3 G: No. R: But, in principle I think everything is communicable. The whole point of research is to broaden knowledge and broaden understanding, and the best way to do that is to have those ideas in society more broadly. G: Yeah, definitely. R: It is a challenge, and particularly for people working at the very cutting edge of research, it is always going to be a challenge to integrate and communicate those ideas. But I think it can be done, and I think it can be done through liaising with what a lot of universities have, and I know that Cambridge has an excellent Office of External Affairs and Communications. G: Fantastic. R: And there are probably similar representatives across other universities as well. They are people who do this for a living, they will take complicated research and they will turn it into headlines, website articles, public engagement events, so find the person in your university who does that, and go and have a chat with them. G: And of course, a lot of these people, the sort of communications experts, they re really good at what they do, but they re not necessarily experts in every single field possible so R: No, absolutely. G: So, someone who looks after science, for example, may not know every single scientific thing possible, but that s not really the point. R: No. G: It s that they know how to pick apart the research and talk with the person who s done that research to tease out those ideas, and that s their skill set. R: And that s actually quite useful. It s quite useful that people who work in those roles are not necessarily experts in the academic field, because it means that if a researcher can explain it to them, then they can explain it to the public. G: Yeah, you ve got the first step already happening, trying to understand it. And of course, I imagine as well, you sort of mentioned earlier with all the terminologies and being really into your research because you re working on it for so long a lot of the time, or it may be a short project, but either way, it becomes a part of your life. Having somebody who isn t that expert, who hasn t been working with you from day one on something, they have that ability to step away and it s not R: You can be more detached. G: Yeah, there s not the sort of, the emotional thing, because you do get emotionally attached to what you re working on. R: Of course you do.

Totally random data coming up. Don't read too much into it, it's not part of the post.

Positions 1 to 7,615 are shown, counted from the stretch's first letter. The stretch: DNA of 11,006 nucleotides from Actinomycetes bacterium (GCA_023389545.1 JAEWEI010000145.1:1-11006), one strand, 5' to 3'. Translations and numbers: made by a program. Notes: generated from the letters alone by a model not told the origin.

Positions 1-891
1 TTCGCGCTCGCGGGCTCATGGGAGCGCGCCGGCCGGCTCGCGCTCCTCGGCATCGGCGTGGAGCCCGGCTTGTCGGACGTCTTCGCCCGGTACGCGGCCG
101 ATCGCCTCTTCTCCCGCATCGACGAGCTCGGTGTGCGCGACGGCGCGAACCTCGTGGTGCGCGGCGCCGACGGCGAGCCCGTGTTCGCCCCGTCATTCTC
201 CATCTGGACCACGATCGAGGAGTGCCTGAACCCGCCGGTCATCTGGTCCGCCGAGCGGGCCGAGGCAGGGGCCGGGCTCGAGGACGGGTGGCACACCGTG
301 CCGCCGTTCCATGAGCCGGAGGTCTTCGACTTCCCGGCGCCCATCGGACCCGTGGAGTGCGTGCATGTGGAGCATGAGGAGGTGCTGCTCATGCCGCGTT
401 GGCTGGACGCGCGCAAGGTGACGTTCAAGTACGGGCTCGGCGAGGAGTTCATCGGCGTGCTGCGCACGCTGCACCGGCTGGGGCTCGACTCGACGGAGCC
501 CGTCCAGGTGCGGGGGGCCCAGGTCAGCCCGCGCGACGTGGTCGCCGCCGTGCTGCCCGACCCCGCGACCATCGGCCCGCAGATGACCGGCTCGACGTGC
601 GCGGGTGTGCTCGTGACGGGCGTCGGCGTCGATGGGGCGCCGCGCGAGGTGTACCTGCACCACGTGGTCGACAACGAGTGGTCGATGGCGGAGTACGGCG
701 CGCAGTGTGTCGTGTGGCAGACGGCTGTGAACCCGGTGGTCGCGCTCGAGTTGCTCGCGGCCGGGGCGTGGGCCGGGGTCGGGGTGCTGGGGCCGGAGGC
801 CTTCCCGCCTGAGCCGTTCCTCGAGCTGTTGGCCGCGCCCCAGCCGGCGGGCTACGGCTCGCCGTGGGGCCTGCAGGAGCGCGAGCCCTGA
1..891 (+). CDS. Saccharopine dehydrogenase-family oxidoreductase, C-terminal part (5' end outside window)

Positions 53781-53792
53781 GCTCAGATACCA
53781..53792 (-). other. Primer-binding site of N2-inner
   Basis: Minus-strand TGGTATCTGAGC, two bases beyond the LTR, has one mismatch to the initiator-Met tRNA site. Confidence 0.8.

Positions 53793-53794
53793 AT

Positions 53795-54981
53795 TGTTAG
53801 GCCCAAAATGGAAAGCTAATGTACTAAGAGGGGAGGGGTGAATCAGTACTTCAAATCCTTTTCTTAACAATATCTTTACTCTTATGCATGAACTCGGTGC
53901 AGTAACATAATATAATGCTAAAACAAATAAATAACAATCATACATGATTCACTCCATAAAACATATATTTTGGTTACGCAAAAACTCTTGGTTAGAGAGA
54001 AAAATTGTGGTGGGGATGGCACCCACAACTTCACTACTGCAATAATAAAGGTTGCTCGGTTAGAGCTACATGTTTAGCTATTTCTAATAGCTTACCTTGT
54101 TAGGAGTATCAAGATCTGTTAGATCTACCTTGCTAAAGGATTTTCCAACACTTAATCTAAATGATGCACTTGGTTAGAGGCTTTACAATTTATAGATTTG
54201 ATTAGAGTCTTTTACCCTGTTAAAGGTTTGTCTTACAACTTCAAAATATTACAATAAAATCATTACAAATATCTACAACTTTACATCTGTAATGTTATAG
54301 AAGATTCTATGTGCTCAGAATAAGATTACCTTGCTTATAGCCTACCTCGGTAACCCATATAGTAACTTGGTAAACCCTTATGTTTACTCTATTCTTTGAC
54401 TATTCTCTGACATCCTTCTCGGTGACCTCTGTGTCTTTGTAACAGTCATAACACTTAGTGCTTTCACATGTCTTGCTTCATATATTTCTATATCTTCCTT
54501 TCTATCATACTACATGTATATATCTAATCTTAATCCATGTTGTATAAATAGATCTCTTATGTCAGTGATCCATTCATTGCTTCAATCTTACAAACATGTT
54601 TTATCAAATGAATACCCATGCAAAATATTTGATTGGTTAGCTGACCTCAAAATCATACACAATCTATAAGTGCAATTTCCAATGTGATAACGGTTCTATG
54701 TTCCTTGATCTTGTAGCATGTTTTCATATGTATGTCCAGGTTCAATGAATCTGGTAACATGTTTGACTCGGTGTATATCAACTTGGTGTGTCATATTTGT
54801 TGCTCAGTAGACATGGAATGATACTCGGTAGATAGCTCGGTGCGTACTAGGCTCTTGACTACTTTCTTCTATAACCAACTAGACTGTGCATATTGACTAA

4 G: What would be the point otherwise? But they have that degree of separation, so they can look at it quite sort of clinically might not be the right word, but they can look at it you know, in that style. R: And potentially find a connection or an angle that you might miss yourself as a researcher. G: Yes, exactly. R: They might find a way to relate a particular aspect of it to contemporary politics, or contemporary society, in a way that you might otherwise not have thought of. G: It s funny; communications sort of reminds me a little bit of my job as a librarian. I m not an expert by any stretch of the imagination in the subjects that I support, but I do know how to find stuff and I know how to get the information and how to connect people up with the resources that they need. What they re then going to go use all that stuff for, I wouldn t even start to try and understand because it s just not even in my own headspace, but I have those skills in the same way that our colleagues in communications [do]. [Crosstalk] R: It s a very similar skill set. G: You facilitate. R: And, obviously with it being a very similar skill set, if you don t know how to access a Communications Office or equivalent at your university, then your library is a very, very good second place to go to to talk about this kind of thing. G: Well, apart from anything else, like you said, explaining it to someone who doesn t know the subject is a really good place to start, excellent. So, a bit of a cheeky question possibly, but: Why do you think communicating research is important, if you even think it is important? Is it? R: [Laughs] well, if I may give a bit of a cheeky answer: what s the point of doing it otherwise? G: I like that. So, what s the point of doing research if you re not going to talk about it? R: If it s going to sit in a drawer. G: Yeah, I agree with that, definitely. R: One of the main purposes of a university, one of the main purposes of research, has to be to broaden the horizon of knowledge, and the best way to do that is by getting those academic ideas into public discourse that can become part of the global conversation about what it is to be human, and to understand what that means in relation to the wider world. Communicating research isn t just about ticking boxes for funders, although there is that element, and I will talk about that in a minute. It is primarily part of the academic mission, I think, of improving everyone s understanding so that we can progress as a society, and I think that s incredibly important. Whatever research you re doing, whether it s science, whether it s arts and